Meanwhile, the space race heats up as NASA agrees to pay companies to collect moon rocks in future missions
More than 50 years after the American flag was planted on the moon, China’s flag has been unfurled on the lunar surface.
Chang’e 5’s ascent vehicle lifted off Thursday night with a load of lunar rocks, the first stage of its return to Earth, the government space agency reported.
The probe touched down Tuesday on the Sea of Storms for a mission to collect about 4 pounds of rocks and bring them back to Earth, the first return of samples since a Soviet spacecraft did so in 1976.
The lander, which remained on the moon, drilled about 6 feet into the surface and scooped samples — as well as photographed the area and used ground-penetrating radar to check for minerals and water.
Earlier in the week, Chang’e 5 touched down on the Sea of Storms on the moon’s near side to collect about four pounds of lunar rocks and bring them back to Earth.
The landing site is near a formation called the Mons Rumker and may contain rocks billions of years younger than those retrieved earlier.
The ascent vehicle lifted off from the moon shortly after 11 p.m. Beijing time Thursday (1500 GMT) and was due to rendezvous with a return vehicle in lunar orbit, then transfer the samples to a capsule, according to the China National Space Administration. The moon rocks and debris were sealed inside a special canister to avoid contamination.
It wasn’t clear when the linkup would occur. After the transfer, the ascent module would be ejected and the capsule would remain in lunar orbit for about a week, awaiting the optimal time to make the trip back to Earth.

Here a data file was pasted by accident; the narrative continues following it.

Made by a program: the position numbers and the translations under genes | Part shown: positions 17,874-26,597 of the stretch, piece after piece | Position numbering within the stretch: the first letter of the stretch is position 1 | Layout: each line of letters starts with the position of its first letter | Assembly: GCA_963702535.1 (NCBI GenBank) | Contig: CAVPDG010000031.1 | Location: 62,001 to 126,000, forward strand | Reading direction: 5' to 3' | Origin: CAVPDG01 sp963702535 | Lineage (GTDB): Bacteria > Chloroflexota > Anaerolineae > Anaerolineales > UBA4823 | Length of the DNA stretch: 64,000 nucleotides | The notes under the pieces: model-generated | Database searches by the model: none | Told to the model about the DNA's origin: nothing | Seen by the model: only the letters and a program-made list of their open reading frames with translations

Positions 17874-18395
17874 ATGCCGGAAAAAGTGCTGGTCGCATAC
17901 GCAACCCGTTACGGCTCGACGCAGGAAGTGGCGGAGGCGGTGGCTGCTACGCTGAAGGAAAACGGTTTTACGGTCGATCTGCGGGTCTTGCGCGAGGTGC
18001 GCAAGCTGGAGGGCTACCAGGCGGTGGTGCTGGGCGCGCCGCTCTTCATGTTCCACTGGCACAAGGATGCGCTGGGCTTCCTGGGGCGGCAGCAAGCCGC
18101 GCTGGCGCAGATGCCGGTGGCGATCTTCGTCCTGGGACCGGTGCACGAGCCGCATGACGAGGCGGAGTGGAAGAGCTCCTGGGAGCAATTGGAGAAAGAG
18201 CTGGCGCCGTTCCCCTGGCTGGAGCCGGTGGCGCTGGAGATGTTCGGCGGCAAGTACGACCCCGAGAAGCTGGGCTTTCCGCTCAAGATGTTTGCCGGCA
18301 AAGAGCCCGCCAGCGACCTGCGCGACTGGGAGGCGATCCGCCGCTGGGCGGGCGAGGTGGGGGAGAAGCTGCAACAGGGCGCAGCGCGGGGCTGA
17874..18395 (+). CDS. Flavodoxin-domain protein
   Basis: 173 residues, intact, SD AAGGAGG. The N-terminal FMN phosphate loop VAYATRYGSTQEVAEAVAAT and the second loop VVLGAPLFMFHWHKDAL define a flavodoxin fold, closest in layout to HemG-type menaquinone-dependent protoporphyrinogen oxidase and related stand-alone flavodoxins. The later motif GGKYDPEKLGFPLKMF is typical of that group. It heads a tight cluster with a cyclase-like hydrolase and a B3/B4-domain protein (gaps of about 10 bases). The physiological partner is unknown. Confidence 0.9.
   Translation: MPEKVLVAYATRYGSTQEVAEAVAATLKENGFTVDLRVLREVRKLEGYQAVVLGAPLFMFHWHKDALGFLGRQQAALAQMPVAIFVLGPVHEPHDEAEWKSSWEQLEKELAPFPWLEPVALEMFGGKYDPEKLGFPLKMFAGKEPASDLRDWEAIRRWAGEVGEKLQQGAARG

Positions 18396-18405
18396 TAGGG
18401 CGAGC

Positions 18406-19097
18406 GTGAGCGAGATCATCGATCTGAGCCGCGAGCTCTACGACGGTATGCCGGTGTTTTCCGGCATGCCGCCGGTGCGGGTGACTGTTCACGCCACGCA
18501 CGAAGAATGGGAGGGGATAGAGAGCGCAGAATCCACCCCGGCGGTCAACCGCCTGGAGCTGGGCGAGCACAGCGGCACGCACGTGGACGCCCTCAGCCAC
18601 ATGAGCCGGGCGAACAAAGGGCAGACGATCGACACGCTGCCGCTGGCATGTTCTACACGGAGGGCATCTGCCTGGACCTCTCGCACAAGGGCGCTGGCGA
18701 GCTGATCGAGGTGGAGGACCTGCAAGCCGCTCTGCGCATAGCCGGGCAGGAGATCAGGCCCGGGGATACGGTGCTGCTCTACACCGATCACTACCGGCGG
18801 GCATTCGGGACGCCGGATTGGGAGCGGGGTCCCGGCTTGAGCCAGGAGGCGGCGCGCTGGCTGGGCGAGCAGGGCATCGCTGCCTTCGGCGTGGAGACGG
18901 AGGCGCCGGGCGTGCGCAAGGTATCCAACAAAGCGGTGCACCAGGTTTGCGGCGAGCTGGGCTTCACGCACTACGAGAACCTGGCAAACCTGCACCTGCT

Chinese officials have said the capsule with the samples is due to land on Earth around the middle of the month. Touchdown is planned for the grasslands of Inner Mongolia, where China’s astronauts have made their return in Shenzhou spacecraft.
Meanwhile, in a move to enhance public-private partnerships, a Colorado-based start-up Lunar Outpost won a NASA contract to complete a mission to collect lunar samples.
NASA wants to pay companies for individual collections of lunar regolith, or Moon soil, between 50 grams and 500 grams. The agency explicitly outlined it is only paying companies to collect material and say where NASA can find it on the moon’s surface – not to develop the spacecraft or return the regolith to Earth.
Lunar Outpost is one of the three companies that NASA selected on Thursday as winning bidders. The other two winners were California-based Masten Space Systems, which proposed a $15,000 mission in 2023, and Tokyo-based ispace, which proposed a pair of $5,000 missions in 2022 and 2023.
“The companies will collect the samples and then provide us with visual evidence and other data that they’ve been collected, and then ownership will transfer and we will then collect those samples,” NASA acting associate administrator Mike Gold told reporters in a press conference. “The objective [of these collection missions] is twofold: There is important policy and precedent that’s being set, both relative to the utilization of space resources, and the expansion of the public and private partnerships beyond Earth orbit to the moon.”
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